Touring Paris with a Teen or a Tween

   2196    1
Touring Paris with a Teen or a Tween
“Holy cow!”, he gasped, as we approached Beaubourg from rue Rambuteau at the corner at Rue du Renard. Eyes wide, he pointed to the back of Centre Pompidou. “What IS that? It looks like a rainbow that threw up!” After five days in Paris, his eye had become attuned to surprises and his sense of astonishment awakened. We had systematically exposed another 12-year-old grandchild to the wonders of our favorite city. In our travels across Paris, we had identified activities that could build on what these kids already knew, introduce them to uniquely Parisian pleasures, create cultural opportunities, offer insights on how to master a foreign city, and provide memories of joy and discovery that have lasted for years. We did it through tuning in to transportation, heights, art, learning opportunities, and pleasures. Transportation Nothing helps a child become oriented in space as quickly or as well as mastery of modes of transportation, including their own two feet, in order to move between destinations. In Paris, identifying routes on the maps at bus stops, metro or RER stations (as well as on a phone or paper map), helps them practice understanding how the snail design of the 20 arrondissements of Paris works and introduces them to the city’s neighborhoods. Watching people make their way on scooters, skates, and segways; on personal and public bicycles; on traditional and three-wheeled motorcycles; in cars, buses, taxis and trains; and on boats that carry tourists up and down the Seine, they appreciate the range of ways people connect to Paris’s unique physical world. They notice the lines of electric cars that rent by the hour, count the number of Smart cars or other two-seaters that challenge the limits of parking spaces along curbs, or stare as a Lamborghini lowers its top or a Twizzy reveals a single seat behind the driver. The options and opportunities of transportation can broaden perspective and transform a feeling of being lost into one of knowing how to make one’s way where so much seems so new. Views from above Looking down on Paris monuments and rooftops from a variety of heights and locations also helps integrate an internal map of the city. Identifying landmarks from many points of view fosters familiarity and, with it, a sense of mastery. The greater the physical effort used in reaching the heights, the greater the sense of connection to them. Waiting in the queue at the southwest pillar of the Eiffel Tower means you can purchase a same-day ticket to scramble up 328 steps to the first level, registering landscape changes through the scaffolding as you go, as well as allowing you to pick a day with the good visibility and weather you want for your visit to Paris’s universally recognized attraction. Enduring the long line to climb the towers of Notre Dame not only rewards hardy visitors with close-ups of gargoyles, statues of saints, and the enormous church bell, but also offers orientation from the original center of the city. Trudging up the stairs of l’Arc de Triomphe terminates with spectacular 360 degree views from l’Etoile, 12 boulevards radiating out symmetrically, traffic seemingly chaotic (unless you understand le code de la route), and a new appreciation of the design of the city from the Louvre to La Défense, a medieval palace on one side and a futuristic landscape of 21st century skyscrapers on the other. Add a trip up the connecting escalators that diagonally cross Centre Pompidou, watching as rooftops slowly appear; catch the view from the top of the Boulevard Haussmann buildings of Galeries Lafayette or Printemps; take a ride in the funicular alongside the steps going up to Sacré Coeur, or a lift in the hot-air balloon at Parc André Citroën that hovers over the western edge of Paris, and the sense of the city begins to expand rather than overwhelm as perspectives literally change. Art Museums Many children and teens have heard of de Vinci’s Mona Lisa, but the art museums of Paris and their collections include far more than the Louvre, with its more than 35,000 pieces of art. The child, tween, or teen who already has an interest in art can follow whatever styles, periods, mediums or artists they prefer, selecting museums or galleries that feature them. Special exhibits can be extraordinary: a social history seen through a Barbie retrospective at Musée de la Mode; the evolution of children’s literature through Babar at Musée des Arts Decoratifs; an analysis of expressions in the Burghers du Calais at Musée Rodin; trying on a hoop skirt at Palais Galliera; making art along with French children during les vacances scolaires. That said, fun can definitely be had in navigating challenges of the largest museum in the world. I love to start on the lower ground floor at the Medieval Louvre, where the walls and pillars of the original palace were unearthed during excavation to provide for underground parking. The area ends with a sphinx silently announcing the Egyptian wing. A left turn leads to an impressive walk through ancient history, arriving eventually, after rows of sarcophagi, at the rare swaddled mummy. In the opposite…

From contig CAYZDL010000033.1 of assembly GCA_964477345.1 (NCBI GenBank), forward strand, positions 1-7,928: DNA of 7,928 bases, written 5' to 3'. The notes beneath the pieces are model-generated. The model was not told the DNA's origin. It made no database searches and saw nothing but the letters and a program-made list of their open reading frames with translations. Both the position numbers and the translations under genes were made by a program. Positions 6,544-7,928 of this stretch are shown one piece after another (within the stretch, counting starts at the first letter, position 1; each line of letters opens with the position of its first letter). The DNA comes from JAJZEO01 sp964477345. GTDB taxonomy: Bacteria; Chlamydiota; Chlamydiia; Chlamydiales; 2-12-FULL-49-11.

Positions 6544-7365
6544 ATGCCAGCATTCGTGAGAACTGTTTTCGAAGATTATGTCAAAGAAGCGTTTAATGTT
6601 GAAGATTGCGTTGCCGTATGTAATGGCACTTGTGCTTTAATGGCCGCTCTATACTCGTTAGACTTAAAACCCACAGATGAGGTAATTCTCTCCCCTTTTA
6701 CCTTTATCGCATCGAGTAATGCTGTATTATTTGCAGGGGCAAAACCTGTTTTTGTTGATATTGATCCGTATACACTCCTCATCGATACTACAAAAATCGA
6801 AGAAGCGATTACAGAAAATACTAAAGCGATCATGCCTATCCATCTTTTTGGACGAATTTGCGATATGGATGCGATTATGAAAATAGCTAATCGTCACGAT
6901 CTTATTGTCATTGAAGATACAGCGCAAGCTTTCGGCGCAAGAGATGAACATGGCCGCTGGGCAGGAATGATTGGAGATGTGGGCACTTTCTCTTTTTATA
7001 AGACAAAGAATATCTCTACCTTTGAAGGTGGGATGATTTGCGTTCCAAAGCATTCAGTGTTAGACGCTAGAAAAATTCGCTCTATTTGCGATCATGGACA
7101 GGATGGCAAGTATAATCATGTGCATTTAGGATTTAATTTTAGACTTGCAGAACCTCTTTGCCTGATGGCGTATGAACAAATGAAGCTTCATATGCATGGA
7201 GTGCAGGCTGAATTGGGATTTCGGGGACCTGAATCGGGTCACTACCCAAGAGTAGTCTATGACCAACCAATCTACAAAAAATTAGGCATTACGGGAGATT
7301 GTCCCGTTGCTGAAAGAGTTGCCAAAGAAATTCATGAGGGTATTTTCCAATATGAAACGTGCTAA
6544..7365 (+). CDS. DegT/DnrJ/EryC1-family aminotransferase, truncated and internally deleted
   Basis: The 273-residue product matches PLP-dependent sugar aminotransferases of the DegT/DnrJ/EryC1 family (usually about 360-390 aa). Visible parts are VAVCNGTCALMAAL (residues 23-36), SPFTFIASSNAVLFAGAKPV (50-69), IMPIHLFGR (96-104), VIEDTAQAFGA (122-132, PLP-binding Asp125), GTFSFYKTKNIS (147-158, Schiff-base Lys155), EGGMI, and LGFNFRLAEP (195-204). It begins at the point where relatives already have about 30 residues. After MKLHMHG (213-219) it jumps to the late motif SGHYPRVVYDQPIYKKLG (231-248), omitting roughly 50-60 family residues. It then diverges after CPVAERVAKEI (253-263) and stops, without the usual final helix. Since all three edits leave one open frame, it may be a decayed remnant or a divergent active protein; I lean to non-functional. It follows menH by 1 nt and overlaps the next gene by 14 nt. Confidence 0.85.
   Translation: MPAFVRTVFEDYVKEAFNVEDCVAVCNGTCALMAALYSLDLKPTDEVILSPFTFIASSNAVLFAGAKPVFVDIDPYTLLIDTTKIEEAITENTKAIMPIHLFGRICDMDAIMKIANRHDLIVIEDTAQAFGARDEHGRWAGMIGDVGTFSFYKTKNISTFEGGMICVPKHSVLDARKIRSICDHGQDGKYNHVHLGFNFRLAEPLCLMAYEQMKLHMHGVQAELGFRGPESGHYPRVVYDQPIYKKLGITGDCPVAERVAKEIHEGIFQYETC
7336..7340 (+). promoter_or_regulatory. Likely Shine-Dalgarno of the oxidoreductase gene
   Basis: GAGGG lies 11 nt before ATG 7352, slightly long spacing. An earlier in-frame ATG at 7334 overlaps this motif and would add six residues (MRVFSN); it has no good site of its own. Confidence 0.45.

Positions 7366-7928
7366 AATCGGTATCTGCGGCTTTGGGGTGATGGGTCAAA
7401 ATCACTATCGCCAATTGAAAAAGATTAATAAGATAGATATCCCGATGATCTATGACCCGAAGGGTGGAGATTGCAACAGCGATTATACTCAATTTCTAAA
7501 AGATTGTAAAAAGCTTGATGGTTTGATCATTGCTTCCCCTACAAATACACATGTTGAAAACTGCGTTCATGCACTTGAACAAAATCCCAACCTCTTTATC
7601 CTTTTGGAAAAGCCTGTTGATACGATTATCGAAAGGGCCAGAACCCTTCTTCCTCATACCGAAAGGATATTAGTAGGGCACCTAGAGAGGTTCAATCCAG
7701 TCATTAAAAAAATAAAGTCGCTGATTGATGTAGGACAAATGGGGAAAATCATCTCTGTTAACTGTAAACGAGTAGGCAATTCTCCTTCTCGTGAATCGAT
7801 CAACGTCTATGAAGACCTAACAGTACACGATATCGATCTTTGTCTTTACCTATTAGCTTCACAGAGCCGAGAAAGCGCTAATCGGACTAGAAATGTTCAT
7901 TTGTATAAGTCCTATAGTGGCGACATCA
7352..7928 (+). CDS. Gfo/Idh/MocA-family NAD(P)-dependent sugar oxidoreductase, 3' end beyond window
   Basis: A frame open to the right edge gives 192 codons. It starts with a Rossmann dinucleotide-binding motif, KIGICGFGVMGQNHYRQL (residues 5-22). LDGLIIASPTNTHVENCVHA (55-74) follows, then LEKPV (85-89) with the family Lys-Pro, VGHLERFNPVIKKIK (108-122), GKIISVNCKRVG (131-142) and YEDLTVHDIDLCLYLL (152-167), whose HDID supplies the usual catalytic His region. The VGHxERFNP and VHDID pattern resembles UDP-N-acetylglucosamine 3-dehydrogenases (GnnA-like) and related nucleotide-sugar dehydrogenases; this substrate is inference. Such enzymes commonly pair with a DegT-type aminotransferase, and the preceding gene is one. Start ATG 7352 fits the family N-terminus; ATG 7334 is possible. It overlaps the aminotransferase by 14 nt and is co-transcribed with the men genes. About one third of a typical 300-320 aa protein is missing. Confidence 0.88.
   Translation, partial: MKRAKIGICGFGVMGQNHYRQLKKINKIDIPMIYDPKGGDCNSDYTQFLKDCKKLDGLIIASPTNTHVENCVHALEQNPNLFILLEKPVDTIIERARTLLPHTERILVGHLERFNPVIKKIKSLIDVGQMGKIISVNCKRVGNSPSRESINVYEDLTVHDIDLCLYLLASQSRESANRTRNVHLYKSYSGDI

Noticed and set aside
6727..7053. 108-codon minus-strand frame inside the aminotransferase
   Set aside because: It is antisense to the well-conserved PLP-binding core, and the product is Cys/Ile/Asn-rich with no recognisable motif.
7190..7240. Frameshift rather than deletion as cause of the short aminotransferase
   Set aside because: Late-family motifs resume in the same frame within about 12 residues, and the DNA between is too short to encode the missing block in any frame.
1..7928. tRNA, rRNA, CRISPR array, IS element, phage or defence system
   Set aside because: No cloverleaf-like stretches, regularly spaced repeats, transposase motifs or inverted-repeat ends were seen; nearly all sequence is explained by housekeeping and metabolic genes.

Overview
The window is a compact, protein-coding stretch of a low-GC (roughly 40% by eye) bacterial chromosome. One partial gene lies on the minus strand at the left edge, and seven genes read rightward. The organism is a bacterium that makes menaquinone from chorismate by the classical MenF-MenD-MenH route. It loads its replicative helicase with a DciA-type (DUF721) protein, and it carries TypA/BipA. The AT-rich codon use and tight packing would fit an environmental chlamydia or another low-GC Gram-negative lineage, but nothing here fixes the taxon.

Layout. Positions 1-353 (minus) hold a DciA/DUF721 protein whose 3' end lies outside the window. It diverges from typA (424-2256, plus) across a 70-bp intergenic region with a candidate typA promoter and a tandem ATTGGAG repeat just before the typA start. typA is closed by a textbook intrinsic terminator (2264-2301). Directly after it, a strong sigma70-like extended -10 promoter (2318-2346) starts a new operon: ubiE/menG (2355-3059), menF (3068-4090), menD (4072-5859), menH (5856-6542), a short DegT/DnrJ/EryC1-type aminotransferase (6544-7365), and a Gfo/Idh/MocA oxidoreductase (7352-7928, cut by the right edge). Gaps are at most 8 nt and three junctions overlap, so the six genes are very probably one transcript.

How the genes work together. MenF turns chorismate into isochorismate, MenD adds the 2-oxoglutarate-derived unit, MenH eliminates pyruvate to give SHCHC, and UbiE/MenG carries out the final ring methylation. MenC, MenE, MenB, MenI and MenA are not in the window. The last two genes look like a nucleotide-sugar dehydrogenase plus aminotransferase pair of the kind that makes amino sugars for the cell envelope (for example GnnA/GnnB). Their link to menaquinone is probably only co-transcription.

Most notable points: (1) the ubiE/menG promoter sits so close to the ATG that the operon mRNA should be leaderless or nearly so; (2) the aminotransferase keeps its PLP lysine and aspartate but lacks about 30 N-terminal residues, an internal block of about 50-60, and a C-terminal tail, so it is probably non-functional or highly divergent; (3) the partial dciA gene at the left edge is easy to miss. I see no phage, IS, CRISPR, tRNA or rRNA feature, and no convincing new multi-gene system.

• SUBSCRIBE
  • ALREADY SUBSCRIBED?

Lead photo credit : Lamborghini in Paris. Photo: David Griff

Previous Article A Photo Extravaganza: 10 Tips for Paris Photo
Next Article Visit Galeries Lafayette this Christmas


Roni Beth Tower, author of the award-winning memoir "Miracle at Midlife: A Transatlantic Romance", is a retired clinical, research and academic psychologist and a dedicated Francophile.

Comments

  • AnnetteC
    2018-11-16 08:21:05
    AnnetteC
    Great article! Can't wait to take our grandchildren to Paris with us on one-on-one trips as they get old enough (which is coming up--the oldest is 10!). I wanted to let you know that waiting in line for climbing the Notre Dame towers are a thing of the past. For the past year or so, a ticket machine has been installed on site to obtain a timed entry for later in the day. Or you can download the "Duck the Line" (Jefile) app, and register for a time on your smart phone. Either way, times become available at 7:30 am the day you want to ascend. The app will send a reminder about 20 minutes before your ascent time. There is no line anymore--if you try to wait, you will be directed to the machine to be given a time to return. When you report back at your appointed time, the process to begin the climb is relatively quick.

    REPLY